The nature of black experience and its recoupment is one of the central concerns of Z. S. Strother's contribution, "Display of the Body Hottentot." Strother deftly outlines the history of Hottentot visual representation in illustrated travelogues and early ethnological literature from the fifteenth to mid-eighteenth centuries, thus providing the necessary context for her discussion of the 1810-15 exhibition of Sara Baartman, the "Hottentot Venus." Existing literature deconstructs the scientific and philosophical assumptions surrounding Sara Baartman  but what is especially refreshing about this essay is its art history approach which focuses on the deconstruction of Hottentot iconography within the social, political and cultural contexts of the representations. Strother takes her analysis even further by describing how contemporary women artists of color have "been concerned to reappropriate Baartman's life and voice" (p. 38) in order to address black women's representation. In particular, she discusses Renée Green's mixed media installation Sa Main Charmante (1989) which forces the viewer to "acknowledge one's position as voyeur" (p. 38). This is indeed an interesting reversal of power since regardless of the media involved, the act of looking is so taken for granted that many of us do not question the ideological underpinnings of our gaze, nor do we question our right to look as we see fit. Although this is slowly changing in society through media literacy and general skepticism about the accuracy of our images, there nevertheless remains certain conventions that have become part of the western psyche regardless of their ability to misrepresent and misconstrue the subjects being viewed.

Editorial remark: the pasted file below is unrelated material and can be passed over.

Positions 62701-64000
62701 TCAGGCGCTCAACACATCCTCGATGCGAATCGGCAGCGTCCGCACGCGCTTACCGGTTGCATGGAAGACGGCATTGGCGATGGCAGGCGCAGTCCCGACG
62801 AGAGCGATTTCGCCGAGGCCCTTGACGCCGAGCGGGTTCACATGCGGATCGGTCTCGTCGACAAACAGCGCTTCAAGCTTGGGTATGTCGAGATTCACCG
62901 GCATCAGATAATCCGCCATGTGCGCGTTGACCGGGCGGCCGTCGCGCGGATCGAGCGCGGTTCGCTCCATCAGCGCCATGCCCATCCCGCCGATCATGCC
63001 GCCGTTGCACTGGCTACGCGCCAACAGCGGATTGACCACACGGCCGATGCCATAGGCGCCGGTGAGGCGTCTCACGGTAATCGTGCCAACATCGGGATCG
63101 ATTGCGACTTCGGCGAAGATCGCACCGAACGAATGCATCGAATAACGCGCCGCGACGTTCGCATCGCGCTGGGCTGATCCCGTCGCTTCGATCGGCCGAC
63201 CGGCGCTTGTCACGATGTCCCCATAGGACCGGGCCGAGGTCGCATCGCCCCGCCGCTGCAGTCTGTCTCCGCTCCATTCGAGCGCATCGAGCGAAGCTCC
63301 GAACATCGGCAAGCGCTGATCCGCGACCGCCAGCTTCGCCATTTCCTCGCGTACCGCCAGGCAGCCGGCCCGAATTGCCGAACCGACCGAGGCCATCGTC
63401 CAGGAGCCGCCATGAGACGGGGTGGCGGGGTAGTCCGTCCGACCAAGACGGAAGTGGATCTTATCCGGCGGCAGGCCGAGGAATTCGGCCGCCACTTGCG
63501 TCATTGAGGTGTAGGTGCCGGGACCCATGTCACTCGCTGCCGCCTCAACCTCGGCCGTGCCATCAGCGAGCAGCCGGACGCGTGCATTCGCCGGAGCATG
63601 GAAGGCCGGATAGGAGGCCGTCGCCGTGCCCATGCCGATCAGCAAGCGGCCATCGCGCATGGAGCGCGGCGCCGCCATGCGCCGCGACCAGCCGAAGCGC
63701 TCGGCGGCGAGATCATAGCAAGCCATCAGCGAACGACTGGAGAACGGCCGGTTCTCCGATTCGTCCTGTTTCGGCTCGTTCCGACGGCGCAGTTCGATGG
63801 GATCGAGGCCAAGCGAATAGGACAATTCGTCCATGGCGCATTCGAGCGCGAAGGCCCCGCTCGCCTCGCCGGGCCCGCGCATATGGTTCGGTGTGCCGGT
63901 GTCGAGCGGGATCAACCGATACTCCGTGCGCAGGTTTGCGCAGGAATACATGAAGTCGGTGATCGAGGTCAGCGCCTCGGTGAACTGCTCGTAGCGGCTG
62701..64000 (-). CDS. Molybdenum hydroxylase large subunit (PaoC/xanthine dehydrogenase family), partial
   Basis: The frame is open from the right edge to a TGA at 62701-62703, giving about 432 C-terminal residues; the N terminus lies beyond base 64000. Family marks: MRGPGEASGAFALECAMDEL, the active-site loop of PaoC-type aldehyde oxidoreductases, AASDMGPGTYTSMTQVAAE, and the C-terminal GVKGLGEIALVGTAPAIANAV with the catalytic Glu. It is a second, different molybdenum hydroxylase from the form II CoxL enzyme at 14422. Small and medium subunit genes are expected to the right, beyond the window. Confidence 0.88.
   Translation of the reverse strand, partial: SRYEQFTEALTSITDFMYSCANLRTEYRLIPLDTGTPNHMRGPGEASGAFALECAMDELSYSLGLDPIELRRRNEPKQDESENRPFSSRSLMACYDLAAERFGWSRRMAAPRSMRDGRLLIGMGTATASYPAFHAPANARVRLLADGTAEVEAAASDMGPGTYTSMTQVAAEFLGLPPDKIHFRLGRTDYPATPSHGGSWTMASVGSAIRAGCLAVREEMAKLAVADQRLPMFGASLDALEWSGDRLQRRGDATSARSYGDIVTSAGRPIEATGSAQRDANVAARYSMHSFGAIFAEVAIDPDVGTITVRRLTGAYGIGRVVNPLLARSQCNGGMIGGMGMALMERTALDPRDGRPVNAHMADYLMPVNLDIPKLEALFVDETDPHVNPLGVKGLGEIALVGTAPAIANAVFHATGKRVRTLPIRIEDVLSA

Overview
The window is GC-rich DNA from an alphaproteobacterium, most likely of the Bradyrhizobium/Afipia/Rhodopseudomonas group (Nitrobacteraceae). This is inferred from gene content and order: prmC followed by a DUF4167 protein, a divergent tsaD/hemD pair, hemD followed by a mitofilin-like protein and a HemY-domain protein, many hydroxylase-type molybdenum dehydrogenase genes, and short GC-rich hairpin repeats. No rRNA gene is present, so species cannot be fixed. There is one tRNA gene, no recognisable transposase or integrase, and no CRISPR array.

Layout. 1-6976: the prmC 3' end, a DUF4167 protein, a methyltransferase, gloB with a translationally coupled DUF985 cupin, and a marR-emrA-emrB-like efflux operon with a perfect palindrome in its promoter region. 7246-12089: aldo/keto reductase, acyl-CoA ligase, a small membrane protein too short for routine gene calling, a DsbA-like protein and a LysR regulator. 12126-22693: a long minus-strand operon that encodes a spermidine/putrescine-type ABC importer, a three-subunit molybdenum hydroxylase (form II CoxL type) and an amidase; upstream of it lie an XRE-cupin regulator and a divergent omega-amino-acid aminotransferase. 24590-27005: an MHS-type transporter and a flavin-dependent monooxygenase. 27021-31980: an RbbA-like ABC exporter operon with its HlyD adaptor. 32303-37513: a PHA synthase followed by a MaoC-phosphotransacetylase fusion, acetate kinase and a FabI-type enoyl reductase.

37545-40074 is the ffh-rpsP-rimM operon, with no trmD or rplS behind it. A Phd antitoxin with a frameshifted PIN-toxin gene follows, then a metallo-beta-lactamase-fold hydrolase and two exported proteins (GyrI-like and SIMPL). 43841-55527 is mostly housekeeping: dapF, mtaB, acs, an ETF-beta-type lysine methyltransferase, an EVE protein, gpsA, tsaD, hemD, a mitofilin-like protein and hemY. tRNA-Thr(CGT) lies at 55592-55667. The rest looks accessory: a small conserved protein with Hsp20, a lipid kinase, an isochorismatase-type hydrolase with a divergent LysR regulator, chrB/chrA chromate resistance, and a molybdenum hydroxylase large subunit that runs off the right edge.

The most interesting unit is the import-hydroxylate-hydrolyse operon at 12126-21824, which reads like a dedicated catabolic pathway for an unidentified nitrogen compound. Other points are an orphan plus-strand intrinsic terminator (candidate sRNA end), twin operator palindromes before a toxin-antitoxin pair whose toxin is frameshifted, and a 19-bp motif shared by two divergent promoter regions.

As this sampling of essays suggests, Africans on Stage succeeds in laying bare the issues of storytelling, spectacle, sensation and commodification of human experience in a context that questions the validity of exhibiting human beings as objects. In the end, the book's interdisciplinarity makes it a viable volume for many different applications including performing, visual and other fine arts, where such material is in short supply.
. Francoise Pfaff, "Hollywood's Die-Hard Jungle Melodramas" in Africa and the Centenary of Cinema/L'Afrique et le Centenaire du Cinema. Ed. FEPACI, Paris: Presence Africaine, p. 197.
 See, for example, Sander Gilman, "Black Bodies, White Bodies: Toward an Iconography of Female Sexuality in Late Nineteenth-Century Art, Medicine and Literature." Critical Inquiry 12.1 (1985): 204-42.
Copyright (c) 1999 by H-Net, all rights reserved. This work may be copied for non-profit educational use if proper credit is given to the author and the list. For other permission, please contact H-Net@h-net.msu.edu.
If there is additional discussion of this review, you may access it through the network, at: https://networks.h-net.org/h-afrlitcine.
Sheila Petty. Review of Lindfors, Bernth, ed., Africans on Stage: Studies in Ethnological Show Business.
H-AfrLitCine, H-Net Reviews.
Copyright © 1999 by H-Net, all rights reserved. H-Net permits the redistribution and reprinting of this work for nonprofit, educational purposes, with full and accurate attribution to the author, web location, date of publication, originating list, and H-Net: Humanities & Social Sciences Online. For any other proposed use, contact the Reviews editorial staff at email@example.com.